Technology Transfer

The exchange of technology and manufacturing know-how between firms in different countries through arrangements such as licensing agreements is known as technology transfer. Transfers of technology and know-how are regulated by government control in some countries.

For instance, government regulation might require that the licensor introduce its most modern technology to the developing countries or train workers in its use.

International Franchising

Franchising is a form of licensing that is popular worldwide. The most common form of franchising is known as a business operations franchise, usually used in retailing.

Under a typical franchising agreement, the franchisee is allowed to use a trade name or trademark in offering goods or services to the public in return for a royalty based on a percentage of sales or other fee structure.

The franchisee will usually obtain the franchiser’s know-how in operating and managing a profitable business and its other “secrets of success” (ranging from a “secret recipe” to store design).

[Optional] 2017 Top Global Franchises
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The term foreign direct investment refers to the ownership and active control of ongoing business concerns, including investment in manufacturing, mining, farming, assembly operations, and other facilities of production. A distinction is made between the home and host countries of the firms involved.

The home country refers to that country under whose laws the investing corporation was created or is headquartered. For example, the US is home to multinational corporations such as Ford, Exxon, and IBM, to name a few, but they operate in host countries throughout every region of the world.

Investment in a foreign plant is often a result of having had successful experiences in exporting or licensing, and of the search for ways to overcome the disadvantages of those other entry methods.

For example, by producing its product in a foreign country instead of exporting, a firm can avoid quotas and tariffs on imported goods, avoid currency fluctuations on the traded goods, provide better product service and spare parts, and more quickly adapt products to local tastes and market trends.

Manufacturing overseas for foreign markets can mean taking advantage of local natural resources, labor, and manufacturing economies of scale.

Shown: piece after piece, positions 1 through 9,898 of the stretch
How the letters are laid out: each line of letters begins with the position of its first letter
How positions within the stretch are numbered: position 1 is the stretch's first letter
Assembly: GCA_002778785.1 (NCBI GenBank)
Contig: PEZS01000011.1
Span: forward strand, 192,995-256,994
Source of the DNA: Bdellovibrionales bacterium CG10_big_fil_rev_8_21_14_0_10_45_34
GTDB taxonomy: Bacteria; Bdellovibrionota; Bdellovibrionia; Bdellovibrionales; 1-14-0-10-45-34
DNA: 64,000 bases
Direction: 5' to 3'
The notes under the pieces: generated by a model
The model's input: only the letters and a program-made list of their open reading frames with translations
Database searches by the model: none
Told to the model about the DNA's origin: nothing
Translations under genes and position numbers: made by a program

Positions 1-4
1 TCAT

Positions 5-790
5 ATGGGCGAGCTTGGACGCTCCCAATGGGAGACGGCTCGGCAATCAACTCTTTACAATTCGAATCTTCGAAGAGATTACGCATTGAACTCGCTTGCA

Multinational corporations wishing to enter a foreign market through direct investment can structure their business arrangements in many different ways. Their options and eventual course of action may depend on many factors, including industry and market conditions, capitalization of the firm and financing, and legal considerations. Some of these options include the startup of a new foreign subsidiary company, the formation of a joint venture with an existing foreign company, or the acquisition of an existing foreign company by stock purchase.

For now, keep in mind that multinational corporations are usually not a single legal entity. They are global enterprises that
consist of any number of interrelated corporate entities, connected through extremely complex chains of stock ownership. Stock ownership gives the investing corporation tremendous flexibility when investing abroad.

The wholly owned foreign subsidiary is a “foreign” corporation organized under the laws of a foreign host country but owned and controlled by the parent corporation in the home country. Because the parent company controls all of the stock in the subsidiary, it can control management and financial decision-making.
The joint venture is a cooperative business arrangement between two or more companies for profit. A joint venture may take the form of a partnership or corporation. Typically, one party will contribute expertise and another the capital, each bringing its own special resources to the venture.

Joint ventures exist in all regions of the world and in all types of industries. Where the laws of a host country require local ownership or where investing foreign firms have a local partner, the joint venture is an appropriate investment vehicle.

Local participation refers to the requirement that a share of the business be owned by nationals of the host country. These requirements are gradually being reduced in most countries that, in an effort to attract more investment, are permitting wholly owned subsidiaries. Many American companies do not favor the joint venture as an investment vehicle because they do not want to share technology, expertise, and profits with another company.
Another method of investing abroad is for two companies to merge or for one company to acquire another ongoing firm. This option has appeal because it requires less know-how than does a new startup and can be concluded without disruption of business activity.
[Optional] Trade in goods and services